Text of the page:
From the Feast of San Gennaro and the general chaos and traffic closures it entails, to the Jewish High Holidays, Fashion Week and Marathon Sunday, fall in New York City is full of traditions, with some more beloved than others.
Chief among the season’s most anticipated events is Open House New York Weekend (OHNY), the annual festival celebrating our city’s wealth of incredible architecture, landmarks and infrastructure. For one weekend each year, Open House New York provides the general public with free access to tons of normally off-limits sites across the city. The sites vary from private homes and cultural institutions to construction sites and infrastructure projects and everything in between.
This year, OHNY is scheduled for Saturday, Oct. 15 and Sunday, Oct. 16 and the list of sites is as impressive and diverse as ever. There are over a hundred places to visit, so you’re unlikely to get to all of them – unless you are very dedicated and can travel at light speed. Here’s a link to the full list of sites.
For all those who lack superhuman powers, we’ve got you covered. Here are StreetEasy’s top picks for the weekend.
Newtown Creek Wildflower Roof
Head to the northernmost reaches of Greenpoint to tour the city’s latest rooftop ecosystem. Spanning 10,000-square feet of roof space atop Broadway Stages, this brand new wildflower-filled meadow provides a sanctuary for all kinds of flora and fauna. Birds, bugs and plants of all kinds coexist in this respite from the congestion of the surrounding industrial zone. The coolest part? The gritty and glorious juxtaposition of all this nature against the backdrop of Newtown Creek.
Cathedral Church of St. John the Divine Vertical Tours
Morningside Heights, Manhattan
The history and design of the Cathedral Church of St. John the Divine is rich with secrets and lore. The church still remains unfinished but holds many NYC gems like a gold tryptic designed by Keith Haring, the largest stained glass rose window in the United States and parapets representing modern day saints including Albert Einstein and Gandhi. Although it’s open to the public all year round, on Open House New York Weekend, you can climb more 124 feet up to the rooftop of the church for sweeping views of the city and a rare look at its design details.
Gould Memorial Library
University Heights, Bronx
Originally built as part of NYU’s uptown campus, the opulent Gould Memorial Library became part of the Bronx Community College after catching fire in 1969. Inspired by the Pantheon in Rome, the library features a circular reading room enclosed by a coffered dome. Its rotunda is lined with Corinthian columns made of marble, while statues of Greek muses line its balcony.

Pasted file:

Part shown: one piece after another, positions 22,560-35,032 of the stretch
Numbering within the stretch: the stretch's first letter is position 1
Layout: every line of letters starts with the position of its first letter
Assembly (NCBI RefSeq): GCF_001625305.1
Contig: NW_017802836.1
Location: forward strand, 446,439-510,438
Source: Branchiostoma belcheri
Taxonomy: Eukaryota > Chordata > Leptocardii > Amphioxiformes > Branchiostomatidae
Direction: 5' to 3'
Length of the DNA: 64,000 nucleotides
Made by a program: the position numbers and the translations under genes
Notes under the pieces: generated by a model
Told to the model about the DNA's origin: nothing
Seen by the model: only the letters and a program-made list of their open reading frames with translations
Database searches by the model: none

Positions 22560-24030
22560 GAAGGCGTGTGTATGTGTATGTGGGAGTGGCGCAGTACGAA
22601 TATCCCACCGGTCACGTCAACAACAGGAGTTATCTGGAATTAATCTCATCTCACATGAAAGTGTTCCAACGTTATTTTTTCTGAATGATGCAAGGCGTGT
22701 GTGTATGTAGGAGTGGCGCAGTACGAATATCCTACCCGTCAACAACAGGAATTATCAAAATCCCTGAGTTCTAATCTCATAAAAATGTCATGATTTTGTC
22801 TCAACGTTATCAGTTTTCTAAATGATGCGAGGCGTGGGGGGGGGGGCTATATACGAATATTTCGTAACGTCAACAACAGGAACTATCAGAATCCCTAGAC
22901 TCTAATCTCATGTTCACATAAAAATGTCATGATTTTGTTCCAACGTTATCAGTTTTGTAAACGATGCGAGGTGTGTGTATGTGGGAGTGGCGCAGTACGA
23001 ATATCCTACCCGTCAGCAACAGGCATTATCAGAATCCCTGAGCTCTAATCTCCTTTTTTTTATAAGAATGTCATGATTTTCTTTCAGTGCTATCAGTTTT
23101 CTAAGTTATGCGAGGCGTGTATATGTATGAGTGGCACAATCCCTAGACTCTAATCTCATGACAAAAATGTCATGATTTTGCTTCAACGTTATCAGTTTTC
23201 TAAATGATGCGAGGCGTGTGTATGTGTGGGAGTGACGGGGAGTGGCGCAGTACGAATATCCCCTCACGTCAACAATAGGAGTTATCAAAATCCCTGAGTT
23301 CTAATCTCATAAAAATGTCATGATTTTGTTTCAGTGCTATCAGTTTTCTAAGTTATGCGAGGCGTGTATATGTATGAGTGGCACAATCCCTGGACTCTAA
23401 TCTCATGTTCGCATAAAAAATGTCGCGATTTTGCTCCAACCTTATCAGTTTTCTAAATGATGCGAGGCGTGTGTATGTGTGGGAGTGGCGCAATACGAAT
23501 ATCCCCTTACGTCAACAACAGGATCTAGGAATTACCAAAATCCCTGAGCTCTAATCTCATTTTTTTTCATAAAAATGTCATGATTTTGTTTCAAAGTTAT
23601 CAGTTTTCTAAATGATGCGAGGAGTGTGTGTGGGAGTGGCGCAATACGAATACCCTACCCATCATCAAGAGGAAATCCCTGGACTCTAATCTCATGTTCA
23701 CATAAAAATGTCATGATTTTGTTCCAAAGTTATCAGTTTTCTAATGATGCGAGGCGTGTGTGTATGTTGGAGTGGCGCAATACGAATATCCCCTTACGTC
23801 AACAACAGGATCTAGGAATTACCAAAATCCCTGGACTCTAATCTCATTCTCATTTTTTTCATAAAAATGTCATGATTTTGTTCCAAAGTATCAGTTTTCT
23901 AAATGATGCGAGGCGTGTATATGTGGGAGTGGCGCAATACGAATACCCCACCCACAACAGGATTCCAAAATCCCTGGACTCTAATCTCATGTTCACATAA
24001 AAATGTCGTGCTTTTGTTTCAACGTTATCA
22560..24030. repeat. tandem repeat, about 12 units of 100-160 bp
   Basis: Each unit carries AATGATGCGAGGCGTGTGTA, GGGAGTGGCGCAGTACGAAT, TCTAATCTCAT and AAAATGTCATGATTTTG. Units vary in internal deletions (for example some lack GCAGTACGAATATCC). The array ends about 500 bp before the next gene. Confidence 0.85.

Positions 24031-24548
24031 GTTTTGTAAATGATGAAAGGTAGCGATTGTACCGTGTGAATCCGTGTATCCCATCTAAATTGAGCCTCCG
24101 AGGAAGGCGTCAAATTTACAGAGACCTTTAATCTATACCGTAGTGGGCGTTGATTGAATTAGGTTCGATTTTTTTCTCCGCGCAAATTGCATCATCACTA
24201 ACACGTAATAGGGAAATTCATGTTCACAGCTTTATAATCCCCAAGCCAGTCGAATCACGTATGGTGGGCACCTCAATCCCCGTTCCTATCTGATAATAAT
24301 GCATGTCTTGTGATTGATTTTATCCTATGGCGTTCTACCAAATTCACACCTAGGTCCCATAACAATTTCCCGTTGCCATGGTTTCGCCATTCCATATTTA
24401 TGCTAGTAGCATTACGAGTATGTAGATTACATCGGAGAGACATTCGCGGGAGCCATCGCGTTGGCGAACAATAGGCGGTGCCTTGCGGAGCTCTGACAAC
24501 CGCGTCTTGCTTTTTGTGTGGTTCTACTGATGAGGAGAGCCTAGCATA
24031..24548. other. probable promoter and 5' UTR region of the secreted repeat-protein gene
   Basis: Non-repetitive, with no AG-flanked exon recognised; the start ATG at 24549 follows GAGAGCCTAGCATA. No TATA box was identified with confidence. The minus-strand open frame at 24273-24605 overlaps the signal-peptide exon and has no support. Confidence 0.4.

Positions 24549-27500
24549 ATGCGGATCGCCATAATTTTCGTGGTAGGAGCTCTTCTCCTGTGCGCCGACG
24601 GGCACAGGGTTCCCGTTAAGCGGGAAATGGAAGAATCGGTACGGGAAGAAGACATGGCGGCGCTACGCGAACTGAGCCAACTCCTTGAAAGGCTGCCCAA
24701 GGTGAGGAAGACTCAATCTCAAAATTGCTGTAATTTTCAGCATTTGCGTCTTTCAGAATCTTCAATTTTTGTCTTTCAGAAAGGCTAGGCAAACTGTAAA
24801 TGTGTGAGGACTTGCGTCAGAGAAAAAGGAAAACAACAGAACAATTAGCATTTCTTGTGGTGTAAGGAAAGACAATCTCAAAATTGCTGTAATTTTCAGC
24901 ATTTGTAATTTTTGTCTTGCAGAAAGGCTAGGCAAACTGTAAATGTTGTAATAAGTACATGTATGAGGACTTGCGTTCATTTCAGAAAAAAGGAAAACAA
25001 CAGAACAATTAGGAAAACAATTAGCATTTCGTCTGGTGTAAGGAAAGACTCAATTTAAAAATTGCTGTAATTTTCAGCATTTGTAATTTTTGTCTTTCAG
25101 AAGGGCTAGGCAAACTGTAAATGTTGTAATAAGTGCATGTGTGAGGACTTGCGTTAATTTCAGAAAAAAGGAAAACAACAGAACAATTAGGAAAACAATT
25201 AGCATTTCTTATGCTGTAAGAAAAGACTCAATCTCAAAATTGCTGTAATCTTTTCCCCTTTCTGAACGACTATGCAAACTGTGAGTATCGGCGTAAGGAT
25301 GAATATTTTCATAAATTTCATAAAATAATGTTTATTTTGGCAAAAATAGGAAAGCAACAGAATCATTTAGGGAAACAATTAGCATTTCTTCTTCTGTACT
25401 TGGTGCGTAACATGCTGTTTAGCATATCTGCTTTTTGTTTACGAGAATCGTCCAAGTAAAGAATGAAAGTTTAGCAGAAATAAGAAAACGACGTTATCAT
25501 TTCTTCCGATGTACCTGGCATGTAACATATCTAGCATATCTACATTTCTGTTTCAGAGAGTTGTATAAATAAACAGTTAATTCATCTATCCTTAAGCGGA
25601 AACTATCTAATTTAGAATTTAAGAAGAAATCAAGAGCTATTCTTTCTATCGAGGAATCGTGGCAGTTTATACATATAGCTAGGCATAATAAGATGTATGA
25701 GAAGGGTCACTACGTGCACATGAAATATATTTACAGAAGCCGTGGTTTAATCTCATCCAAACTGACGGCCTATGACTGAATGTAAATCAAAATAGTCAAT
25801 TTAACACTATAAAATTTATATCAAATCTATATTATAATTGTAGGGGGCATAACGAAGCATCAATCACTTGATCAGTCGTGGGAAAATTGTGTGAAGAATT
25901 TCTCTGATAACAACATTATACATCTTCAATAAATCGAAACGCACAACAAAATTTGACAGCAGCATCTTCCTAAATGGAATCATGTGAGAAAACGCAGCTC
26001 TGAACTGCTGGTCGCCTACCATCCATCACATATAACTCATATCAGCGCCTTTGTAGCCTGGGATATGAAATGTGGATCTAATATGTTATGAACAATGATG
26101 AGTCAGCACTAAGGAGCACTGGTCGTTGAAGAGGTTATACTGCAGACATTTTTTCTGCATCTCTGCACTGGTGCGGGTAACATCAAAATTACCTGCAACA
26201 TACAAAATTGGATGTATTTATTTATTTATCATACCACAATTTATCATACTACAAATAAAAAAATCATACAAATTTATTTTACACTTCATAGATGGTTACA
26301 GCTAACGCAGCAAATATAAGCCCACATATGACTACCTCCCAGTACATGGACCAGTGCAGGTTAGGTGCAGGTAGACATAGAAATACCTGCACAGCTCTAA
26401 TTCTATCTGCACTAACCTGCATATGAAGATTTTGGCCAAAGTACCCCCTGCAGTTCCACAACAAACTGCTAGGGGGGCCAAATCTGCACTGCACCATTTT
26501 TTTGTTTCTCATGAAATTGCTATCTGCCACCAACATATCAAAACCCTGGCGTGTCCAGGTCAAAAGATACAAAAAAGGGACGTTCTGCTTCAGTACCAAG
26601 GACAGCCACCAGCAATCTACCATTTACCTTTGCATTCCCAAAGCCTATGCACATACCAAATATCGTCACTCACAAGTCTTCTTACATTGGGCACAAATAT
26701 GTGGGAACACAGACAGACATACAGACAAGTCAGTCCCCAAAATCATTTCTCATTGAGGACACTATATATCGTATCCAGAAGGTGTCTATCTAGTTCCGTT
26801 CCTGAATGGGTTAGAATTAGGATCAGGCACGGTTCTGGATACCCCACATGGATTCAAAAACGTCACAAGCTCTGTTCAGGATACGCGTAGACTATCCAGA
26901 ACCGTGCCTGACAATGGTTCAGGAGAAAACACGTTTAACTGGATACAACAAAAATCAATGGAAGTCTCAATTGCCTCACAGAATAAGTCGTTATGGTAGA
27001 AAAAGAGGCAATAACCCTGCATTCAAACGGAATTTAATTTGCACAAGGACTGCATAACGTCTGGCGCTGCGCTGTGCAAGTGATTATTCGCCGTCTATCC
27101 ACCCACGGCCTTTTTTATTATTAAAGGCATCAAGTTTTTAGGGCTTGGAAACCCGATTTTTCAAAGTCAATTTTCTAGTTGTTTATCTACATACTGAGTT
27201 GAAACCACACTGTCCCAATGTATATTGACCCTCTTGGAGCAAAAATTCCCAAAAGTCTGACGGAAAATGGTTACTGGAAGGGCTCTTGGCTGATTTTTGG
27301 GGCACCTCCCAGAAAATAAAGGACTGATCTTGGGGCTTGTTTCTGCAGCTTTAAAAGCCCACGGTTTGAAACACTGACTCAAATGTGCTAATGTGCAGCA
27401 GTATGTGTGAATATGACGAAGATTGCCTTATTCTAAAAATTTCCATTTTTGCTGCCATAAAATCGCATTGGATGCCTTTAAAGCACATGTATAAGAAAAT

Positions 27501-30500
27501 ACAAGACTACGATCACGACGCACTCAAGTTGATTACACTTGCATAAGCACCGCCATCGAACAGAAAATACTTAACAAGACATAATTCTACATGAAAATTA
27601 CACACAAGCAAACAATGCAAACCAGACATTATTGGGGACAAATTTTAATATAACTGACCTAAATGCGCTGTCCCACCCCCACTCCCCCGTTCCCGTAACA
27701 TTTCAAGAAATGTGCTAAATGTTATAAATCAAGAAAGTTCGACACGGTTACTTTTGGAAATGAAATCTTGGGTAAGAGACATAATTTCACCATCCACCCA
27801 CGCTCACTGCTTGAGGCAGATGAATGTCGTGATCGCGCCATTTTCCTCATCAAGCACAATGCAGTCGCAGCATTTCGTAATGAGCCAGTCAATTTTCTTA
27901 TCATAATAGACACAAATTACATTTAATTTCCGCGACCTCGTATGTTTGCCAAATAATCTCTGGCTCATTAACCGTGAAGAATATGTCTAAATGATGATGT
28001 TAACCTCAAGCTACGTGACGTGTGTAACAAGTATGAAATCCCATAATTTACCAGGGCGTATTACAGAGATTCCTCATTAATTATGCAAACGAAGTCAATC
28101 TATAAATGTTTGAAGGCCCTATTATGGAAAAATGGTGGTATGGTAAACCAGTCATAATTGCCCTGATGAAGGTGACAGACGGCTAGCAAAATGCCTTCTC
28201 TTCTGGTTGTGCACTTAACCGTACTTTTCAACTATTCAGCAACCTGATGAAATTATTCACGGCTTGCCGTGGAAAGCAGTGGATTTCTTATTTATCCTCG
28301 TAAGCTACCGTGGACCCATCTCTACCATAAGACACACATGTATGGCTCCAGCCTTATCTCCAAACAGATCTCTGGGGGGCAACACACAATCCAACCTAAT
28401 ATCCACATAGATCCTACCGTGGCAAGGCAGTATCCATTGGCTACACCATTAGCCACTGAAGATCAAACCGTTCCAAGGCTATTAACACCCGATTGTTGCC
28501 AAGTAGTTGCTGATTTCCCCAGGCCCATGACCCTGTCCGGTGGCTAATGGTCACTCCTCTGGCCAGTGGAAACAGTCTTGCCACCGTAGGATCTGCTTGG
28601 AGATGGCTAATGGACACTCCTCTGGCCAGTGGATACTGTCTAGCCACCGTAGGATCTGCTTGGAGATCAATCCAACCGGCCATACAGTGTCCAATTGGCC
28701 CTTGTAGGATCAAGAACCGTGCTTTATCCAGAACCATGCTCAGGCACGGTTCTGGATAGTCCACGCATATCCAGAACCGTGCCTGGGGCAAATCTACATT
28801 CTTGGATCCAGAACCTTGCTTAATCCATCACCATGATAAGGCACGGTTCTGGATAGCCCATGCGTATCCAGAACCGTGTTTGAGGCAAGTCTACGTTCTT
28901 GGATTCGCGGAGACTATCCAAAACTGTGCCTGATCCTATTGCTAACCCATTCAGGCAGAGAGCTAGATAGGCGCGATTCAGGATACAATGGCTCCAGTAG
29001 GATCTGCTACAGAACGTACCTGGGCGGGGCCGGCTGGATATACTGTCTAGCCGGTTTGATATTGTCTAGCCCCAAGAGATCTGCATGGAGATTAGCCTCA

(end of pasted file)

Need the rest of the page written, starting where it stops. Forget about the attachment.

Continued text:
Remember when the West Village was an artist’s bohemia? Nope? Join the club. The days of Downtown Manhattan being a place for starving artists and cheap studio space are long gone – the stuff of history! Westbeth, however, is one of the few remaining vestiges of this time. Originally the Bell Telephone Laboratories, Westbeth was converted to artist studios in 1970 and remains today as the largest artist community in the country. You can visit over OHNY Weekend and see working artists’ studios, gallery exhibitions, and a stunning rooftop view of the Statue of Liberty.
The Hindu Temple Society of North America
Come explore the very first authentic Hindu temple built in North America. The most prominent of New York City Hindu temples, its architecture and rituals follow the South Indian tradition. Its awe-inspiring main prayer hall features a 50-foot tall tower, nine black granite shrines, single stone holy idols and intricately carved doors and silver chariots. Top off your tour with some authentic South Indian fare at the temple’s own vegetarian restaurant.
Lift/Next Level Floats
Who knew there was a sensory deprivation chamber nestled among the fancy food shops and toy stores along Court Street? If this is news to you, you’re not alone. If you’re intrigued, and you know you are, be sure to check out the city’s largest – and apparently the East Coast’s largest – sensory deprivation chamber. The architects of the self-described “flotation therapy center” will be on hand to detail their design and the technical challenges presented by this unusual form of therapy.
Eldridge Street Synagogue
The Lower East Side might be the land of the all-hours bars and late-night falafel now, but the neighborhood’s history is one of the city’s most interesting and diverse. Traces of the immigrant communities that found home on the LES still can be found. Some, however, are more evident than others. The Eldridge Street Synagogue falls into the less evident camp and is one of the LES’s best hidden gems. On OHNY Weekend, be sure to visit the synagogue to explore its awesome sanctuary complete with neo-Moorish design, luminous stained-glass and a new installation by artist Kiki Smith. (See two-minute video of Eldridge Street Synagogue).